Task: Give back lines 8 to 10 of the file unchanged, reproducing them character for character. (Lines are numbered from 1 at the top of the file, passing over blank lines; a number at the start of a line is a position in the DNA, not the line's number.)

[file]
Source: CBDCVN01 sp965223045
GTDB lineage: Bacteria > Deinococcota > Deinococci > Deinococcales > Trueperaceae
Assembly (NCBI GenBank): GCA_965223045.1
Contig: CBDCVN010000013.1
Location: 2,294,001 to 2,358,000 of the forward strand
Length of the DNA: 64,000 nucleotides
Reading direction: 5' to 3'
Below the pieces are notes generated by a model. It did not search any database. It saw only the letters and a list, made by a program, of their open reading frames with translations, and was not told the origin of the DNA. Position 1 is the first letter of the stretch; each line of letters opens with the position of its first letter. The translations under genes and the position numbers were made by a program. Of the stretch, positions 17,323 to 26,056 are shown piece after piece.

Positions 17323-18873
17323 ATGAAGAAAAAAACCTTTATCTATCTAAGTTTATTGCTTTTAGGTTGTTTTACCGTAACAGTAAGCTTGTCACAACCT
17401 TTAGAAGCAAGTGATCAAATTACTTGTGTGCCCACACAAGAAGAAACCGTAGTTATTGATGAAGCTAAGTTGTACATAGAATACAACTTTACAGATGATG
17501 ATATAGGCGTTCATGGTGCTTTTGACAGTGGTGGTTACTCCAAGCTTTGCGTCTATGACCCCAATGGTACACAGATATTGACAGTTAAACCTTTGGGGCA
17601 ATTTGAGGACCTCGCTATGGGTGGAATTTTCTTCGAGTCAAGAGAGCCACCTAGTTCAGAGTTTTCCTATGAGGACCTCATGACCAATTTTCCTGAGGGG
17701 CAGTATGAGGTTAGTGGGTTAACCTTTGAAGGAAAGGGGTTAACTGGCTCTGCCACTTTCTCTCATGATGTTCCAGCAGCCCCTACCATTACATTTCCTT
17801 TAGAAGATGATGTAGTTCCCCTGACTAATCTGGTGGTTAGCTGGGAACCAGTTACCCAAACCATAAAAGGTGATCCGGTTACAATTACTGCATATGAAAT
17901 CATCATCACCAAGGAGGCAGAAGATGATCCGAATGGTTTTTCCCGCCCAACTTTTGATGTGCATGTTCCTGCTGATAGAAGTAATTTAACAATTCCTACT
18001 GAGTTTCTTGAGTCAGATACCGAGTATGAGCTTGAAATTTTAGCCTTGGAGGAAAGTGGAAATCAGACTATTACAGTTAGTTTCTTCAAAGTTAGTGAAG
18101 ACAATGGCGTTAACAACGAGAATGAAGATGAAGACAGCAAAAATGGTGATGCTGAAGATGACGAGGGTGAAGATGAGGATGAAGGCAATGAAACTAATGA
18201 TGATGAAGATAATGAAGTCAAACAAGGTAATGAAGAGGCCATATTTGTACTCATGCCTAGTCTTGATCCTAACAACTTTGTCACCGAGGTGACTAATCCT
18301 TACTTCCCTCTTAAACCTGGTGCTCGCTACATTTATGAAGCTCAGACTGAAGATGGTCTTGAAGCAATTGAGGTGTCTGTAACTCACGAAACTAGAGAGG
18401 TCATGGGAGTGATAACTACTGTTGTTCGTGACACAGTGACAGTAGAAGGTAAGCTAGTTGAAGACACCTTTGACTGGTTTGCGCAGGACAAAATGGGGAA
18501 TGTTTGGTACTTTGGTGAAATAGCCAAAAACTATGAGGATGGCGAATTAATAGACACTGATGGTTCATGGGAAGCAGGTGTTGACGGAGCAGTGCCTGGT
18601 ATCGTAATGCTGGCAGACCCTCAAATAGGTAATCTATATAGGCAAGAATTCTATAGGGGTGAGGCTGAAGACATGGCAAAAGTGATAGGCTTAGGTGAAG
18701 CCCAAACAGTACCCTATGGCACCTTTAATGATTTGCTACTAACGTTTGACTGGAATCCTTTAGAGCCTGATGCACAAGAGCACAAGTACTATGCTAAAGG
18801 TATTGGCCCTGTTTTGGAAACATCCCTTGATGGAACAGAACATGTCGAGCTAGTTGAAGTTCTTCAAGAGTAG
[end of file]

Below the pieces are notes generated by a model. It did not search any database. It saw only the letters and a list, made by a program, of their open reading frames with translations, and was not told the origin of the DNA. Position 1 is the first letter of the stretch; each line of letters opens with the position of its first letter. The translations under genes and the position numbers were made by a program. Of the stretch, positions 17,323 to 26,056 are shown piece after piece.

Positions 17323-18873
17323 ATGAAGAAAAAAACCTTTATCTATCTAAGTTTATTGCTTTTAGGTTGTTTTACCGTAACAGTAAGCTTGTCACAACCT